Google is up: Here’s why that’s good, and what to do about it

“Google’s business depends on an open web that is searchable and contains as much of the world’s information as possible. The biggest threat to Google is a world in which essential information remains inside the walled gardens of platforms like Facebook, Instagram, and Snapchat, where its crawlers cannot go”.

— via Chartbeat Blog

Following a strange path throught Gina Trapani’s posts on Medium and WordPress development I’ve stumbled upon some really good sites and reads. Here’s one of those.
Given Chartbeat researches seems that Google searches, while still with some AMP’d gimmick, is again on the rise for Editors and Publishers as the main venue of clicks … so the Open Web seems to be fighting back to walled gardens. And I couldn’t be happier reading this!


suggested reads for August 27, 2017


rethinking Facebook

Perhaps more people would think twice if the label for Facebook read:

Everything you say and do on Facebook will be used against you by advertisers for targeting that’s most likely to catch you at your most vulnerable, needy moment. Your consumption of the echo chamber timeline will lead to a narrower field of vision of the world. We may try to tinker with your mental well-being at any time, if we determine that a depressed state increases engagement on the A/B by any margin.
David Heinemeier Hansson – The price of monetizing schemes

What should I think about when I use Facebook?

What does this all mean? Essentially, it means that every single thing you do on Facebook, and if you’re logged in, on other websites, is potentially tracked by Facebook, and saved on their servers.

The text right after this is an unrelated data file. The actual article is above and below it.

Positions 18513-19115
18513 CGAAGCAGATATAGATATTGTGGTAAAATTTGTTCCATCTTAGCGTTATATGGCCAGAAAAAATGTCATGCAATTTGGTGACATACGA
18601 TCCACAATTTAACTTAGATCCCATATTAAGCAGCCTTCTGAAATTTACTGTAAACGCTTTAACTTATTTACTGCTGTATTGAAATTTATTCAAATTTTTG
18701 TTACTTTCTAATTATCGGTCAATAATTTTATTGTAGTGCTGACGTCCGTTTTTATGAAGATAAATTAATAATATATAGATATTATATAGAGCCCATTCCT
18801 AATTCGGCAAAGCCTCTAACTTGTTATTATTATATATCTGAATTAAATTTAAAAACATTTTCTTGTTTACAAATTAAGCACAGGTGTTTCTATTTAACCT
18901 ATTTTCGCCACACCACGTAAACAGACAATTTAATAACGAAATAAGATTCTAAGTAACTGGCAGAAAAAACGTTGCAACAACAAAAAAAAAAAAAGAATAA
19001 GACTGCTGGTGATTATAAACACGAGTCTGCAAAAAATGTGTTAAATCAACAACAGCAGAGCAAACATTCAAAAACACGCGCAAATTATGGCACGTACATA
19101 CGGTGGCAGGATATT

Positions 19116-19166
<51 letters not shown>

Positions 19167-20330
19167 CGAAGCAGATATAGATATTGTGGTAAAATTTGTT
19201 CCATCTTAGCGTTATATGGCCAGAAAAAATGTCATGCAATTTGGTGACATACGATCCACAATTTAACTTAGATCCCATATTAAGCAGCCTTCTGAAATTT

To be clear, every company currently does some form of this tracking of users. There would simply be no other way to measure operations. But Facebook has quite clearly been tiptoeing outside the bounds of what is ethically acceptable data business practices for a while. Even if Facebook is currently not doing some of the things I mentioned (capturing pre-posts, messing with the News Feed,) they’re doing very similar work and there’s no guarantee of privacy or not being used in an experiment. It also means if you’re not active on Facebook, you could still be tracked.

Every single like you gave a post, every friend you added, every place you checked in, every product category you clicked on, every photo, is saved to Facebook and aggregated.

And, as Facebook points out, There is no such thing as privacy on Facebook.

Essentially, what this means is that you need to go into Facebook assuming every single thing you do will be made public, or could be used for advertising, or analyzed by a government agency.

Please take your time to fully read this piece by Vicki Boykis (published over Github): What should you think about when using Facebook?


It’s been a while since I posted something in this Linklog category of the blog. While not all the topics on the next issues will be topical, I am sure you’ll find some good stuff, that’ll make you thing over the topics they talk about. Here’s today selection…